This year I’ll be (once again) going through the whole collection: Last year I started late and it took me almost two weeks to get through it. The final result was fairly good: Thinking of it, the 5 songs that I selected are to this day still in my listening repertoire.

If you do want to follow my progress: I’ve shared my Google Doc with the outside world. Last year’s document is also online, but as far as I can tell, that sheet is the filtered music list (here). This year, I’ll stick to the adopted rule that ‘everything rated greater than 3 (not including 3) will be included on my listening device and will be properly rewarded on this blog. Ahem. Whatever.

So Central Rain

Eearlier this month, REM announced that they were breaking up. That is: after being over 30 years in the music industry, the three band members decided that:

“Working through our music and memories from over three decades was a hell of a journey. We realized that these songs seemed to draw a natural line under the last 31 years of our working together”

Today’s ‘Past The Bridge’ entry, (musically) encompasses the band’s earlier years perfectly: So. Central Rain (35+ seconds). I refrained from using their more popular works as I believe that everything went downhill after their ‘Out of Time’ LP/CD. Sure, ‘Everybody hurts’ sounds pretty and ‘consumable’ but it’s over-engineered and over-done. Compare that to their earlier works, were Stipe’s lyrics, superimposed on the band’s simple chord structure, created songs people still don’t understand today. That is the brilliance and timelessness of ‘So Central Rain’ and for that matter, all songs on their album “Reckoning”.

I ran into REM during Stipe’s infamous contribution to KRS-One’s HEAL project (earlier) and KRS-One’s contribution to REM’s “Radio Song” (YouTube, another brilliant song). This was in a time where the band slowly started to become the focus of attention, which skyrocketed after their ‘Automatic’ CD. The rest is fairly history: I lost interest and found other music I cared for. In my opinion, REM never recovered their artistic skills after ‘Automatic’. Maybe that’s the curse of commercialization. Maybe not. Who cares.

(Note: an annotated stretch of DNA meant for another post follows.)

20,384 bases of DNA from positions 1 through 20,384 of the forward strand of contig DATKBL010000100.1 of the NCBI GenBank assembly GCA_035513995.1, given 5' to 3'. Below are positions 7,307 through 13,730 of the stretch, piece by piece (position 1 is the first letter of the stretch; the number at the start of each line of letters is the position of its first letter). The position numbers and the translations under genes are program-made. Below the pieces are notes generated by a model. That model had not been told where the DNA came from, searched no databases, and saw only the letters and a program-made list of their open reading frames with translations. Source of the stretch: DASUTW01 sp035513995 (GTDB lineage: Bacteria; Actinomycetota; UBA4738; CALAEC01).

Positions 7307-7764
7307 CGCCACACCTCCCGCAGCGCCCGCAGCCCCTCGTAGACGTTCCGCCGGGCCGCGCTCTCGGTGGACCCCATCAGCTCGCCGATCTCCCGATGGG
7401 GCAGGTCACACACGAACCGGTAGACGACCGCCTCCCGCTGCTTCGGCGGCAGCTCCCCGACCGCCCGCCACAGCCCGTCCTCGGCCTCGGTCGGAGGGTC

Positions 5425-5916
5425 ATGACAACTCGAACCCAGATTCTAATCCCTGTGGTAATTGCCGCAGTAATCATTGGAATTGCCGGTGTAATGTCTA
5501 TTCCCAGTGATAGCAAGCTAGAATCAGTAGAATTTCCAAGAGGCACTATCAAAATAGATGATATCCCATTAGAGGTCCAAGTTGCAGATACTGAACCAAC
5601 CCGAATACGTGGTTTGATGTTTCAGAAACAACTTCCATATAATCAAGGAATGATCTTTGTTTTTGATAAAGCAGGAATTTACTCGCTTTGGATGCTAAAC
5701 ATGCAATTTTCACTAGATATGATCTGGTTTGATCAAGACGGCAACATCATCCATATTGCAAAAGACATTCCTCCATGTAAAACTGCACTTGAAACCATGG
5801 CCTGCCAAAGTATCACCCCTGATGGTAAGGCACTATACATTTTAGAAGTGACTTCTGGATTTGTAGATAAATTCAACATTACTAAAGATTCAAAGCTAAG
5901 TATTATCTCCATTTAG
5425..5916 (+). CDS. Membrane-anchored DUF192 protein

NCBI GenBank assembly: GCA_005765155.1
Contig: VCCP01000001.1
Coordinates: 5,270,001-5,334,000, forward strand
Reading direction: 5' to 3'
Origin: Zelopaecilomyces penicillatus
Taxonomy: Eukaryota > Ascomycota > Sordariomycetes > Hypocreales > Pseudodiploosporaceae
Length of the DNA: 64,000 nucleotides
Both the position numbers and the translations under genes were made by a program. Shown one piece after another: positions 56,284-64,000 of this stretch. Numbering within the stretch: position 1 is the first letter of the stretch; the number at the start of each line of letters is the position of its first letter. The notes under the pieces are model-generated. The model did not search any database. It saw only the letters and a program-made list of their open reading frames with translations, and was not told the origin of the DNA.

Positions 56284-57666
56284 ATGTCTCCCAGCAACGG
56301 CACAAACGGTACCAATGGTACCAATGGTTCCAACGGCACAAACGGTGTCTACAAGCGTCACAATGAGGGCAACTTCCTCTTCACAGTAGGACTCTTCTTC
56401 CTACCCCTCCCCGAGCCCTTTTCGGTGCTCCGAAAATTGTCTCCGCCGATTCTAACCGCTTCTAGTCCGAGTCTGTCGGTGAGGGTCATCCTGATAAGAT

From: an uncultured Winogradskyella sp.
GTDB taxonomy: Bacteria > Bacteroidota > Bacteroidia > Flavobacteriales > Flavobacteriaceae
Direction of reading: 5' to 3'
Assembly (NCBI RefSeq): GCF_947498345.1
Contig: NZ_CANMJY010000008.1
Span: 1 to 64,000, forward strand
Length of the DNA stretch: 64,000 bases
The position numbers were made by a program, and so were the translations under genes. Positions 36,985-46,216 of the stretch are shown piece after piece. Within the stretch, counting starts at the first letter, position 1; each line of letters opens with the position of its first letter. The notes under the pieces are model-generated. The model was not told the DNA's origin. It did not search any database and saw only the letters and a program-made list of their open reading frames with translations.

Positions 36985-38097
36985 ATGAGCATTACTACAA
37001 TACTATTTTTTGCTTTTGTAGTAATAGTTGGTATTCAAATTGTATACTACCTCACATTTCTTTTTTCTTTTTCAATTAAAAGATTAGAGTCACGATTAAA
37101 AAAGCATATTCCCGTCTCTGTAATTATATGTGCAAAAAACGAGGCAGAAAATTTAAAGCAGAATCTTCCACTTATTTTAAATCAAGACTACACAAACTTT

Seventy Five

I finally managed to add some notes to the 75 or so personally selected songs of SXSW 2011 (out of 1200 or so: earlier). I’ve not ranked anything in this list as ranking is so subjective: I think together all the songs form a solid and enjoyable list of songs. The songs that sprung out I marked as ‘recommended': ‘recommended’ as in ‘this band has a future’ or ‘the song is just plain simple subjectively good’. Personal side-notes were written up to be as brief as possible, more or less to provide a mental anchor to distinguish the artists and/or songs

I’m fairly happy with the fact that even some dance/hiphop songs made it to this list: artists like K.Flay and Ancient Astronauts obviously surprised me because of either a smart delivery of lyrics or a highly inventive use of samples.

What else? Most of the bands listed below are independent: to support them, please find their websites or buy their songs from their preferred digital music distribution system.

Over time I hope to be able to add proper linkage to the artist’s websites. In the mean time, enjoy:

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SXSW 2011